A new report from the Foundation of Young Australians (FYA) has revealed that in the future no job will be immune to automation.
The New Work Smarts analysed over 20 billion hours of work completed by 12 million Australian workers across 400 occupations each year to predict the skills and capabilities that will matter most in 2030. The report shows that automation is going to change what we do in every job, in every occupation.
The report forecasts that by 2030, young people on average will:
“The way our education system currently measures and understands what it means to be work smart will not equip them with the required skills or to become lifelong learners,” FYA CEO, Jan Owen said.
“We must urgently transform our traditional education and training approaches and institutions into immersive learning partners.”
"This should encompass enterprise education and careers management strategies where the new work smart skills are core to teaching, learning and assessment across all school and higher education systems.”
FYA proposes that Australia needs renewed, comprehensive and inter-generational investment, such as:
FYA has developed policy solutions for government and industry, to start embedding the new work smarts into the education system:
Cyber attacks on Australia’s education sector have dropped to 18% (down 26% from 2017) which saw the sector leave the top spot of most targeted.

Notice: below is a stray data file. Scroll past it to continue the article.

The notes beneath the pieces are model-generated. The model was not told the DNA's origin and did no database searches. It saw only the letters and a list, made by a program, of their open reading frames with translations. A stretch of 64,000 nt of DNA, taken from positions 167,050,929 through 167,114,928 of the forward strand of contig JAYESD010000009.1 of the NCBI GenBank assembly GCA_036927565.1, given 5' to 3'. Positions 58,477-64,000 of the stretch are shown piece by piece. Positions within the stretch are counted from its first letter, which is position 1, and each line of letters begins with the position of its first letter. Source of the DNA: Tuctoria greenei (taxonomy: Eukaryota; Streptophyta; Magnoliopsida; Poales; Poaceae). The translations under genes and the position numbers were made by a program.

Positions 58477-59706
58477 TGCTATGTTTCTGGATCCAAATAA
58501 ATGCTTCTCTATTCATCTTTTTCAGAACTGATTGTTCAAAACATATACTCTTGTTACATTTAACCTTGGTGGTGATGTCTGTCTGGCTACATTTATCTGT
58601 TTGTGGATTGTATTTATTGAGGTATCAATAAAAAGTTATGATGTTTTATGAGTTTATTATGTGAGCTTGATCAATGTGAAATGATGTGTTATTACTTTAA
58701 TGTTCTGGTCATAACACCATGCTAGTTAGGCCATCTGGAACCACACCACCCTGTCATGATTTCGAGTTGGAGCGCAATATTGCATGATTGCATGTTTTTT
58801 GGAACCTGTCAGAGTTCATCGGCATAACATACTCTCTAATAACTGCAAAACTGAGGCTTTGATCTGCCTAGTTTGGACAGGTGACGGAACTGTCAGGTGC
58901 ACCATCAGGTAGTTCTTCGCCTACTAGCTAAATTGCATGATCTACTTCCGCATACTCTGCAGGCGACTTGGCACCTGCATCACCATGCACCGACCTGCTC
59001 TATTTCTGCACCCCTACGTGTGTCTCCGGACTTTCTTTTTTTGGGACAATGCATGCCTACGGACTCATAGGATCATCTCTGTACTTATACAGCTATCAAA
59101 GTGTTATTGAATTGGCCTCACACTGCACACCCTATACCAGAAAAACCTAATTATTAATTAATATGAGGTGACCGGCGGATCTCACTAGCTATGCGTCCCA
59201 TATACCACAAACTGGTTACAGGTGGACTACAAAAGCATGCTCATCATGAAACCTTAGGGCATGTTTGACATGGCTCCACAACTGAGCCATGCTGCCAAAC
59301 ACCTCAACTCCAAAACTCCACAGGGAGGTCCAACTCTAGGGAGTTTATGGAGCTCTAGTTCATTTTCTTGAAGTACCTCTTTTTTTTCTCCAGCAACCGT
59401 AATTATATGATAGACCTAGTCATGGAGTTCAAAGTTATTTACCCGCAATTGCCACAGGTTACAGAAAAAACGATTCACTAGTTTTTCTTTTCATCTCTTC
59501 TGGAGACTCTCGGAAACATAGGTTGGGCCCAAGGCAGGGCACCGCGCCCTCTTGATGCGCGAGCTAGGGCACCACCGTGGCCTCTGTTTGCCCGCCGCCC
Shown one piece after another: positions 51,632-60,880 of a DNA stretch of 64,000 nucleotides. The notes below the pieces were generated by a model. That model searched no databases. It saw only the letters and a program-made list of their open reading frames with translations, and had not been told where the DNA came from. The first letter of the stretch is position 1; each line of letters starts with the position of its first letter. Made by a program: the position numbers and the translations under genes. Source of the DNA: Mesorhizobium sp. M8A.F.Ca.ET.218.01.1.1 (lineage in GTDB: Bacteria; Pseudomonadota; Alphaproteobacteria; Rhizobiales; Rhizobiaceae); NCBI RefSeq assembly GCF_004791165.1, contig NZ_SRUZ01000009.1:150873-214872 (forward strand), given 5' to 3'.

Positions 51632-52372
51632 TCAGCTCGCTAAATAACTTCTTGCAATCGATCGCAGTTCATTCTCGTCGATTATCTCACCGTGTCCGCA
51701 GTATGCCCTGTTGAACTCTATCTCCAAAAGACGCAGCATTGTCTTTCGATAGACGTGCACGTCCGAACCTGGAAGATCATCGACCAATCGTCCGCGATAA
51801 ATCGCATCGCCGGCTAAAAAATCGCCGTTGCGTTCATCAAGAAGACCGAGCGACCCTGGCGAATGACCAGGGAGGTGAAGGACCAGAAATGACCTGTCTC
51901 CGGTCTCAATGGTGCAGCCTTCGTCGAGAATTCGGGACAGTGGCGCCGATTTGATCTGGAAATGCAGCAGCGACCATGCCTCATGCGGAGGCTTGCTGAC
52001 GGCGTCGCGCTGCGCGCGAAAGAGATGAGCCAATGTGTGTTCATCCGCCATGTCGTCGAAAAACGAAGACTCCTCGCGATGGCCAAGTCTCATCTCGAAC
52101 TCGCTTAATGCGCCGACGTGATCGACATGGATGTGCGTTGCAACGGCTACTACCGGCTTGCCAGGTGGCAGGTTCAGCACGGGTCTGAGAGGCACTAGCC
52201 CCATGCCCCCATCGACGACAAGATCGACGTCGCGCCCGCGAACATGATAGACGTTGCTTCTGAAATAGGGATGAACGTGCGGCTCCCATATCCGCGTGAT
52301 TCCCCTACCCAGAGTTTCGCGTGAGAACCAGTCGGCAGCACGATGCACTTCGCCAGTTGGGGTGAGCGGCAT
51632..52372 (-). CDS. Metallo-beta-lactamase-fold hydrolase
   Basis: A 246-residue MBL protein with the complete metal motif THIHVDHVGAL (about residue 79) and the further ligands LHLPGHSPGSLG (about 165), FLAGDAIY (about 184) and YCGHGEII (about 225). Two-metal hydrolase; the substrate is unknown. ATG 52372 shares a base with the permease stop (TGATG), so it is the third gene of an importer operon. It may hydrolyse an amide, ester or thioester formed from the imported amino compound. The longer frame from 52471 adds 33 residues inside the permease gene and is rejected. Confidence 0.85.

Since the inception of Public Education Foundation’s (PEF) scholarships program 10 years ago, over 1000 students have been supported with scholarships.
The latest SEEK Employment Report showed that it’s good to be an educator. Job ad growth in industries related to public service continues to outperform other sectors, this includes Education and Training. Read More
Queensland Education Leadership Institute (QELI) and the National Excellence in School Leadership Institute (NESLI) have a new partnership to further strengthen educational leadership collaboration. Read More
Ruyton Girls’ School made a step to address the problem of gynaecological cancers, which are all too common, inviting Dr Pearly Khaw from The Australia New Zealand Gynaecological Oncology Group (ANZGOG) to host an assembly. Read More